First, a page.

On two previous occasions we have considered these promises of the summer of 1972. The first case, decided on April 2 of this year, was United States v. Papa, 533 F.2d 815, an appeal from Papa's convictions in the Southern District of New York for conspiracy to violate and a substantive violation of the narcotics laws. Papa's most important contentions were that the "Southern District conspiracy" was the same as the "Eastern District conspiracy" to which he had previously pleaded, and therefore that the Southern District prosecution on that charge was violative of his right not to be twice placed in jeopardy; and that the Southern District case, based in good part on the testimony of Joseph Ragusa, violated the bargain. This court affirmed the convictions, holding as to the first point that after all the facts were in, Papa had failed to show the claimed identity of the conspiracies; and as to the second point that even if the Eastern District U.S. Attorney's Office would have been bound not to prosecute crimes discovered by use of Ragusa's information, the bargain did not reach so far as to preclude the Southern District prosecution which had been developed entirely independently.
The second case, even more recently decided, was United States v. Alessi, 536 F.2d 978, (2 Cir. 1976) (Alessi I), which involved the same appellant as the present case. That appeal, like this one, was from a pre-trial order; the challenge was to a district court decision denying Alessi's claim that the 1972 promises were broad enough to prevent an Eastern District prosecution for tax evasion during the years in which the "Eastern District conspiracy" had been in operation. This court affirmed, holding that the pre-trial order was appealable but that whatever crimes were covered by the bargain, a crime as distant from the conspiracy as tax evasion was not.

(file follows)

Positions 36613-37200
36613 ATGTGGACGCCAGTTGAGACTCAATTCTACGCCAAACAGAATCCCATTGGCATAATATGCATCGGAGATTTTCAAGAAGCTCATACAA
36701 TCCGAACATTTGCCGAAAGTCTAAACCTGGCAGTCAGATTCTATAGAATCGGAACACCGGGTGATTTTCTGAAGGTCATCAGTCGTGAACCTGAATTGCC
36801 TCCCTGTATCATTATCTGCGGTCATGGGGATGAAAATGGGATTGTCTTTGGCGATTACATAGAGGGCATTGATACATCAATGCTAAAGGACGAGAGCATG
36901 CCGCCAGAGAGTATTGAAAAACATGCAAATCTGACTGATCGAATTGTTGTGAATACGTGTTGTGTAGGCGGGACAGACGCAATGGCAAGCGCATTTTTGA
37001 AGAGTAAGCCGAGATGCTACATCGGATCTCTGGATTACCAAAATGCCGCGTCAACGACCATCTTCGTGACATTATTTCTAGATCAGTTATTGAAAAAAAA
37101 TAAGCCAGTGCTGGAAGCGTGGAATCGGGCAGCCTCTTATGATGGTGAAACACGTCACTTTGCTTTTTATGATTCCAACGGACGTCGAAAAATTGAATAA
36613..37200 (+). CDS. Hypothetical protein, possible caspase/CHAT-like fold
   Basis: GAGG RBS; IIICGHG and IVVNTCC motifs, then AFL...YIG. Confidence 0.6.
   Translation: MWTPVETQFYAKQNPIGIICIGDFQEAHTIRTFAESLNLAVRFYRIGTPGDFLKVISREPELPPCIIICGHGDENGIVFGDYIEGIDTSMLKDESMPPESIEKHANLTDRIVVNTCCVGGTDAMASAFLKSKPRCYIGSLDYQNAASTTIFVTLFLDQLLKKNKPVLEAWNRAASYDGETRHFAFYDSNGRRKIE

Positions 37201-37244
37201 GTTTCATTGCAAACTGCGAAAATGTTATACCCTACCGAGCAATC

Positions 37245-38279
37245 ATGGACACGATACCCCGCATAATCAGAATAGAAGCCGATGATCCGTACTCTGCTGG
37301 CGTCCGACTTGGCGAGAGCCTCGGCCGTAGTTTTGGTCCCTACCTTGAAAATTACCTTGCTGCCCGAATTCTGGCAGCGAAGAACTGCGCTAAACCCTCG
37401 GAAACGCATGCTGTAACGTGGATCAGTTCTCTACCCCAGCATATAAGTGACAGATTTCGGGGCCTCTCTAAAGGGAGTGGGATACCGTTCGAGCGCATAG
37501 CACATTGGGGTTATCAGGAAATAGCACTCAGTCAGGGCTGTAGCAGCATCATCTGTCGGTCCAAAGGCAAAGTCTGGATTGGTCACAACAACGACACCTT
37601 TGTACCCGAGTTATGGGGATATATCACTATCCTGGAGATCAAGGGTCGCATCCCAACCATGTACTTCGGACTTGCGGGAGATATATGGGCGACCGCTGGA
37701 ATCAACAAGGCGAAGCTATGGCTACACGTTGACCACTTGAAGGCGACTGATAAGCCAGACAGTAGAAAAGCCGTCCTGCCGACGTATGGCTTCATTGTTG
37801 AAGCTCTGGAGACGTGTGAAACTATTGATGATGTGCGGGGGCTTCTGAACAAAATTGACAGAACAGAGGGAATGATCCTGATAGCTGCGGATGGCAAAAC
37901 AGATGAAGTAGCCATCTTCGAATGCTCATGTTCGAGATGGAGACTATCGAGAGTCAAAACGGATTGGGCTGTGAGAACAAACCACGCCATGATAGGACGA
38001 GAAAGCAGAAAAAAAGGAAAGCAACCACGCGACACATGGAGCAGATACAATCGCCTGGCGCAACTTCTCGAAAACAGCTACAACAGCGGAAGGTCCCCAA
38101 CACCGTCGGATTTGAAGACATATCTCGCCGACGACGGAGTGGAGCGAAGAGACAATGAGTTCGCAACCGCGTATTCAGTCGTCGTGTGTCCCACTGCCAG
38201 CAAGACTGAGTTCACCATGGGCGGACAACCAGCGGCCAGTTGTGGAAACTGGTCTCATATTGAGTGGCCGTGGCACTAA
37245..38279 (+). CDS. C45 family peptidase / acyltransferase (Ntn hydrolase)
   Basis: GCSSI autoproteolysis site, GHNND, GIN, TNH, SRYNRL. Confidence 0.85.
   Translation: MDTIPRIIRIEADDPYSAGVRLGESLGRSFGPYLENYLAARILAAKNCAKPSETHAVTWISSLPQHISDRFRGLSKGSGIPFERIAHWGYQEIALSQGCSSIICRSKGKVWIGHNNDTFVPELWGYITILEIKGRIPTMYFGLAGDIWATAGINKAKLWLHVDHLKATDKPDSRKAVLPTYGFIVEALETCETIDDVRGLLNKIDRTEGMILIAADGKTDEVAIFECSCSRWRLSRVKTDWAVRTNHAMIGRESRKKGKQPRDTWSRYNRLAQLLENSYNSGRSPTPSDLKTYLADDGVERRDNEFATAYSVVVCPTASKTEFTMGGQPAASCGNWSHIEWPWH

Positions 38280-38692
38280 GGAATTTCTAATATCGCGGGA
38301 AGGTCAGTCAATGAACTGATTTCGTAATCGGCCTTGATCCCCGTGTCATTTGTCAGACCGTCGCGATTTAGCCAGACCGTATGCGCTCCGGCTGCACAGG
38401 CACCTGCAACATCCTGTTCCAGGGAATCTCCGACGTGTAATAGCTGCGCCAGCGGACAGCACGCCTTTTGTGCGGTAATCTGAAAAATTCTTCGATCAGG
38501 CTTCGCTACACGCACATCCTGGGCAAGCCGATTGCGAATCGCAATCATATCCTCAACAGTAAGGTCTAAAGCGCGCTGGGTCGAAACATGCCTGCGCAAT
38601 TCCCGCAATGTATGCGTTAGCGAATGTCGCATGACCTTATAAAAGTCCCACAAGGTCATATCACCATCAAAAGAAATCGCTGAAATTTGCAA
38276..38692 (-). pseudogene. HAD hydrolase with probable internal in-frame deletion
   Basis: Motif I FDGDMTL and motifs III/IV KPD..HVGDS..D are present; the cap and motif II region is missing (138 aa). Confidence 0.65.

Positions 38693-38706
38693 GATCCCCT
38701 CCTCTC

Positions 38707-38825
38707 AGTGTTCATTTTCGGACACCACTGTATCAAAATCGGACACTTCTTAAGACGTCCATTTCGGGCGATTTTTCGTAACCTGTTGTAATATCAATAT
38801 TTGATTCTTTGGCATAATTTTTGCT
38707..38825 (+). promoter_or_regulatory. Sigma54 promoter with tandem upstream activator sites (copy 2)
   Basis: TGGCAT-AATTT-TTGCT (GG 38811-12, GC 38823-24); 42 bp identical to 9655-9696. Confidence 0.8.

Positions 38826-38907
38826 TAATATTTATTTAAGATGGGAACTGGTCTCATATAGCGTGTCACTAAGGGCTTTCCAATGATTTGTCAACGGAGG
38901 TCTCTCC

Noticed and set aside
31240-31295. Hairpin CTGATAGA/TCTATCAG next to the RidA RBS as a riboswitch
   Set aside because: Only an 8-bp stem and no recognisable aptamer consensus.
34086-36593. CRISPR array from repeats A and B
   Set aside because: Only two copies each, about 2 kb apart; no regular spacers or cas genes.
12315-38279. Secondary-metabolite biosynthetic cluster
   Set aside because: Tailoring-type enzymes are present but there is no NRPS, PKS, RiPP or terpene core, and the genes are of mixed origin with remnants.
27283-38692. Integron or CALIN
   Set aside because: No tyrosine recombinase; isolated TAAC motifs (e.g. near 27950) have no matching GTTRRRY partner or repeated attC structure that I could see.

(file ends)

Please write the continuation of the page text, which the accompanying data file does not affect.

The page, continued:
We come now to this case. By indictment filed on August 4, 1975, Anthony Passero, Lawrence Iarossi, and others were indicted by a grand jury in the Southern District of New York for conspiracy to violate the narcotics laws; Vincent Papa, Virgil Alessi, and Frank D'Amato were among the named but unindicted co-conspirators. Alessi was indicted on five substantive counts which, as supplemented by the bill of particulars, all charge him as an aider and abettor for delivering, at locations in Long Island City and other parts of Queens, various quantities of heroin to one Anthony Manfredonia, which Manfredonia then took to the Southern District for distribution to others. The Government states that if this case does finally come to trial, it will introduce evidence showing that Alessi "was well aware" that the heroin "was being transported to and concealed, possessed and distributed to others in the Southern District of New York." The Government also contends, and appellant offers nothing in refutation, that insofar as the indictment names Alessi it is based on information supplied by Manfredonia, a witness developed entirely by the Southern District, and, as Druker stated in an affidavit, unknown to him in 1972. Its brief states that "(n)o witness or evidence used in the obtaining of this indictment was obtained from prosecutors in the Eastern District." Finally, the